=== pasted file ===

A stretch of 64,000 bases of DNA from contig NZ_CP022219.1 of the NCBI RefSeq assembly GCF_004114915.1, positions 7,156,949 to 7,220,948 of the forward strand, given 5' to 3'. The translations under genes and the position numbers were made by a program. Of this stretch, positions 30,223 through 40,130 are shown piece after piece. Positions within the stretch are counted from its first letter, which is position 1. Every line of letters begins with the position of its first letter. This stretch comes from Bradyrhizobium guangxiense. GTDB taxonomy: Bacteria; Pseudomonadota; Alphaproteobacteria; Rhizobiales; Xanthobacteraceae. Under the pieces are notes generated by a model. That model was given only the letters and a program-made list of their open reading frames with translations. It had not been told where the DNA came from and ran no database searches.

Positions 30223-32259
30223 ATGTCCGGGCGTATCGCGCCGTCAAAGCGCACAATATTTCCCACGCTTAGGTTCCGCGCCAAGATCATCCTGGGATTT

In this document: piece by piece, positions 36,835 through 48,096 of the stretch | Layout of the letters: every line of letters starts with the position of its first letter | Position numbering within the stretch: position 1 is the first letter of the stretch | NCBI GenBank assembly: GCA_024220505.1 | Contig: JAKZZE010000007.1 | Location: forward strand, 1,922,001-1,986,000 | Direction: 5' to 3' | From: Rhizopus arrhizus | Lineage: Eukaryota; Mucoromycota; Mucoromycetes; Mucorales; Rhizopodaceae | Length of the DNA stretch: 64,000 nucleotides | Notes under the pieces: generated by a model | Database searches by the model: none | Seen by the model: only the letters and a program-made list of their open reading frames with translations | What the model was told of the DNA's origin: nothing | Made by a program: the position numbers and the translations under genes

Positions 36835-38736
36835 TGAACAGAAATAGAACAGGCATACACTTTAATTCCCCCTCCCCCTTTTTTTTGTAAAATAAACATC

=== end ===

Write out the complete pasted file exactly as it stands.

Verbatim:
A stretch of 64,000 bases of DNA from contig NZ_CP022219.1 of the NCBI RefSeq assembly GCF_004114915.1, positions 7,156,949 to 7,220,948 of the forward strand, given 5' to 3'. The translations under genes and the position numbers were made by a program. Of this stretch, positions 30,223 through 40,130 are shown piece after piece. Positions within the stretch are counted from its first letter, which is position 1. Every line of letters begins with the position of its first letter. This stretch comes from Bradyrhizobium guangxiense. GTDB taxonomy: Bacteria; Pseudomonadota; Alphaproteobacteria; Rhizobiales; Xanthobacteraceae. Under the pieces are notes generated by a model. That model was given only the letters and a program-made list of their open reading frames with translations. It had not been told where the DNA came from and ran no database searches.

Positions 30223-32259
30223 ATGTCCGGGCGTATCGCGCCGTCAAAGCGCACAATATTTCCCACGCTTAGGTTCCGCGCCAAGATCATCCTGGGATTT

In this document: piece by piece, positions 36,835 through 48,096 of the stretch | Layout of the letters: every line of letters starts with the position of its first letter | Position numbering within the stretch: position 1 is the first letter of the stretch | NCBI GenBank assembly: GCA_024220505.1 | Contig: JAKZZE010000007.1 | Location: forward strand, 1,922,001-1,986,000 | Direction: 5' to 3' | From: Rhizopus arrhizus | Lineage: Eukaryota; Mucoromycota; Mucoromycetes; Mucorales; Rhizopodaceae | Length of the DNA stretch: 64,000 nucleotides | Notes under the pieces: generated by a model | Database searches by the model: none | Seen by the model: only the letters and a program-made list of their open reading frames with translations | What the model was told of the DNA's origin: nothing | Made by a program: the position numbers and the translations under genes

Positions 36835-38736
36835 TGAACAGAAATAGAACAGGCATACACTTTAATTCCCCCTCCCCCTTTTTTTTGTAAAATAAACATC